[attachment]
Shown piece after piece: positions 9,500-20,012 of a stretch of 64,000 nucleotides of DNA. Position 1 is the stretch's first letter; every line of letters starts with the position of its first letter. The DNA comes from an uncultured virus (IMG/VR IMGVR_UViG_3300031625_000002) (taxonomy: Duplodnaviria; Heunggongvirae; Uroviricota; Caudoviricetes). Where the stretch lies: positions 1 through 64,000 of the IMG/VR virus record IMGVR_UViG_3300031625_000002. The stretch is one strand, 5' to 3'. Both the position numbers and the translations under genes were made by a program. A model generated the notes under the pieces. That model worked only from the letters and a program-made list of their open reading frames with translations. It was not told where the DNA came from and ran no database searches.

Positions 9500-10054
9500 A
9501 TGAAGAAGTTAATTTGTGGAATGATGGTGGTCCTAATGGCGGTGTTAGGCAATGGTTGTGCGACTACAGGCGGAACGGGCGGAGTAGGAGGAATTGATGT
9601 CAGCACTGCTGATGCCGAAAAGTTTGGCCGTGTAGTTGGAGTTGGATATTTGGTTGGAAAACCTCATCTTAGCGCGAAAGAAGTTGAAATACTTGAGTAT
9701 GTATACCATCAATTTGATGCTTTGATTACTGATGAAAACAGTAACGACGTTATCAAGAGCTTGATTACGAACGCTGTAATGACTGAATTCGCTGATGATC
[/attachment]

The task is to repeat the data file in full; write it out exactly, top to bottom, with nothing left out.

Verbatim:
Shown piece after piece: positions 9,500-20,012 of a stretch of 64,000 nucleotides of DNA. Position 1 is the stretch's first letter; every line of letters starts with the position of its first letter. The DNA comes from an uncultured virus (IMG/VR IMGVR_UViG_3300031625_000002) (taxonomy: Duplodnaviria; Heunggongvirae; Uroviricota; Caudoviricetes). Where the stretch lies: positions 1 through 64,000 of the IMG/VR virus record IMGVR_UViG_3300031625_000002. The stretch is one strand, 5' to 3'. Both the position numbers and the translations under genes were made by a program. A model generated the notes under the pieces. That model worked only from the letters and a program-made list of their open reading frames with translations. It was not told where the DNA came from and ran no database searches.

Positions 9500-10054
9500 A
9501 TGAAGAAGTTAATTTGTGGAATGATGGTGGTCCTAATGGCGGTGTTAGGCAATGGTTGTGCGACTACAGGCGGAACGGGCGGAGTAGGAGGAATTGATGT
9601 CAGCACTGCTGATGCCGAAAAGTTTGGCCGTGTAGTTGGAGTTGGATATTTGGTTGGAAAACCTCATCTTAGCGCGAAAGAAGTTGAAATACTTGAGTAT
9701 GTATACCATCAATTTGATGCTTTGATTACTGATGAAAACAGTAACGACGTTATCAAGAGCTTGATTACGAACGCTGTAATGACTGAATTCGCTGATGATC